Helping save the critically endangered Angelshark living in the waters of the Canary Islands (Justin Wong, SFU News - Dec 19, 2016) The majestic Angelshark is one of the world’s most threatened shark species and SFU marine biology professor Nicholas Dulvy has a plan to protect the shark. Read more...

SFU researchers work to fine-tune collagen growth (Diane Mar-Nicolle & Marianne Meadahl - Dec 7, 2016) SFU researchers have identified the crucial first stage of how collagen self-assembles into fibrils. Read more...

High-resolution brain scans could improve concussion detection (SFU News - Dec 7, 2016) Simon Fraser University researchers have found that high-resolution brain scans, coupled with computational analysis, could play a critical role in helping to detect concussions that conventional scans might miss. Read more...

Evergreen Line 'cores' provide earth scientists with wealth of historical data (SFU News - Dec 1, 2016) As the long-awaited Evergreen SkyTrain Line opens this week, two SFU earth scientists are uncovering a wealth of history about the region from drill cores associated with the line’s tunnel excavation. Read more...

Scientists work to map human epigenome (SFU News - Nov 17, 2016) B.C. scientists, including Steven Jones, a professor in SFU’s Department of Molecular Biology and Biochemistry, are playing a major role in an international effort to map the entire human epigenome—an initiative that may prove bigger than the Human Genome Project. Read more...

Understanding how the "blood-brain barrier" is breached in bacterial meningitis (SFU News - Oct 4, 2016) Simon Fraser University researcher Lisa Craig is part of an international team that has uncovered new details about a microbe that invades the brain, sometimes with fatal results. Read more...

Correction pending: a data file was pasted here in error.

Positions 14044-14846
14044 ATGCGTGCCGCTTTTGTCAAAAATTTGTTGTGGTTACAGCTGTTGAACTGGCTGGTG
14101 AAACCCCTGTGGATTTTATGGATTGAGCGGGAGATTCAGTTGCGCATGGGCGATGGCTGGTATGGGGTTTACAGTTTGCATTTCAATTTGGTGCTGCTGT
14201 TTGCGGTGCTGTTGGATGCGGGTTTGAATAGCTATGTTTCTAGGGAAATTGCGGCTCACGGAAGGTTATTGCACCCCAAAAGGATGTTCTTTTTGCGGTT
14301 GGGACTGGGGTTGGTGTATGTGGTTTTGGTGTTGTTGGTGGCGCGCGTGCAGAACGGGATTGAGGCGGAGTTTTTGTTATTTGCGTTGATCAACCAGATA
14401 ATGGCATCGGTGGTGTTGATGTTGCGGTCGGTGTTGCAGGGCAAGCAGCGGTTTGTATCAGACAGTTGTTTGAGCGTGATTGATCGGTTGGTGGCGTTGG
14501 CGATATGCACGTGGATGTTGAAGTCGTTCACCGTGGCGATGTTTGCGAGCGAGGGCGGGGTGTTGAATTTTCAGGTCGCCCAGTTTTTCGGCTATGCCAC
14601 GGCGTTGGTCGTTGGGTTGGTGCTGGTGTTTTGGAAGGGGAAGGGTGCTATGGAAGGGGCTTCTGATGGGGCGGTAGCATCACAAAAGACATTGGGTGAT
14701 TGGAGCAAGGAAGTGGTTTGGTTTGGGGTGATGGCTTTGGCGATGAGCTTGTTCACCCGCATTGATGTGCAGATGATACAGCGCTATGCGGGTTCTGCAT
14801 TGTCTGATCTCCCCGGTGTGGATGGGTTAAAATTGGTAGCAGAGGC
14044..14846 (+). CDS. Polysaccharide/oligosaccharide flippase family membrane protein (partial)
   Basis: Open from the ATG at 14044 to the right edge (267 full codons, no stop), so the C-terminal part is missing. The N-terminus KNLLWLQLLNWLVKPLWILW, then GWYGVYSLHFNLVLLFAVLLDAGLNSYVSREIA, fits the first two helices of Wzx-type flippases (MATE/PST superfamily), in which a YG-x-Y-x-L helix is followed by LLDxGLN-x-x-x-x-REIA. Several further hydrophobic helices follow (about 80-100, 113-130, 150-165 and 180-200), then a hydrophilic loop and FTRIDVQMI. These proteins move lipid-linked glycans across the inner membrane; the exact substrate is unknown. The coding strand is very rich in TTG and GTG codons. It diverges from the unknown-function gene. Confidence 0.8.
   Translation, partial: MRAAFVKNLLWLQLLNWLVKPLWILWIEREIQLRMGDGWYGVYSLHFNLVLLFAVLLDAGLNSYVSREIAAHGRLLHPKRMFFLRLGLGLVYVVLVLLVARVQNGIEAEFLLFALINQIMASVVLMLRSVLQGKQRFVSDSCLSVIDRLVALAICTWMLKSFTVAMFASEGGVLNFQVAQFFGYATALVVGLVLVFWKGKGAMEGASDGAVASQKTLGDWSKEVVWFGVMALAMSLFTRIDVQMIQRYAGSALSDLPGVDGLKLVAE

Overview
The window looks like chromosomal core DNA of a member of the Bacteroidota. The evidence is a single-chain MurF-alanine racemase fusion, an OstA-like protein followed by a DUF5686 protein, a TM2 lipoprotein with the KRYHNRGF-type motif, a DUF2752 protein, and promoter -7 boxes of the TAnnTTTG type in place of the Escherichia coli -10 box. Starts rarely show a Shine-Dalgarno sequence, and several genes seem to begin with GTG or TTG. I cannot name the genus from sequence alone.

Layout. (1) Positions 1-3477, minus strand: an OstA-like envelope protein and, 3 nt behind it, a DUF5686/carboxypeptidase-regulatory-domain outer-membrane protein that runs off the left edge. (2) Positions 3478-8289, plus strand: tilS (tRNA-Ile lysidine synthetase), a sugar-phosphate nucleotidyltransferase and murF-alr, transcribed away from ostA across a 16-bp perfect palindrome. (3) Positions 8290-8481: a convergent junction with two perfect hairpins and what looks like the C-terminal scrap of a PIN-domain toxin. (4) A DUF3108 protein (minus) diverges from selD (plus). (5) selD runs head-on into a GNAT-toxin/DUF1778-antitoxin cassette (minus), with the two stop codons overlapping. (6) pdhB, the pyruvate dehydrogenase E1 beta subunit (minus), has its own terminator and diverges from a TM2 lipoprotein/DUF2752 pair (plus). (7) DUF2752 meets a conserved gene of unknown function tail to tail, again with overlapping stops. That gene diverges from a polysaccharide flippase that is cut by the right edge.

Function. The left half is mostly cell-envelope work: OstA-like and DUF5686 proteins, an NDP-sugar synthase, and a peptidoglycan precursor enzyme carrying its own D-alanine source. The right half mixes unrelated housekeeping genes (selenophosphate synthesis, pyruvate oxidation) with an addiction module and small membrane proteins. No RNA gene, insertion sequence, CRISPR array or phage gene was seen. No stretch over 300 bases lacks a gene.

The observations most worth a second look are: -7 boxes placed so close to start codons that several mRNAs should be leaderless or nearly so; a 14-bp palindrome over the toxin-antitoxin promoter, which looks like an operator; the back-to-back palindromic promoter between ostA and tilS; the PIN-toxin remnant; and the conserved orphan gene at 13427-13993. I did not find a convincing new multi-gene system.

Why Jim Woodgett wrote an open letter blasting CIHR reforms – and what comes next (Becky Rynor, University Affairs - Sep 26, 2016) Researchers at universities across the country are struggling, says Dr. Woodgett... with the next round of research applications looming, the CIHR grant system "is still a mess." Read more...

The delicate power of soft materials (Office of the Vice-President, Research - Sep 16, 2016) When Burnaby-based Nanotech Security Corp. was chosen to produce a ticket that incorporated their anti-counterfeiting technology for the 2016 Euro Cup, they turned to SFU’s Centre for Soft Materials to help them execute the task. Read more...

SFU researchers develop new tools to combat infectious diseases (SFU News - Sep 16, 2016) New funding from Genome Canada will help SFU scientists specializing in health informatics develop ways to more effectively analyse, interpret and apply big data to improve key health-related issues, from infectious disease outbreaks to managing the world’s food crops. Read more...

U.S. military takes SFU power-generating project for a test walk (Mark Hume, The Globe and Mail - July 13, 2016) An idea germinated in a biomedical lab at Simon Fraser University is being tested by the U.S. military in a research project meant to turn foot soldiers into their own power-generating stations. Read more...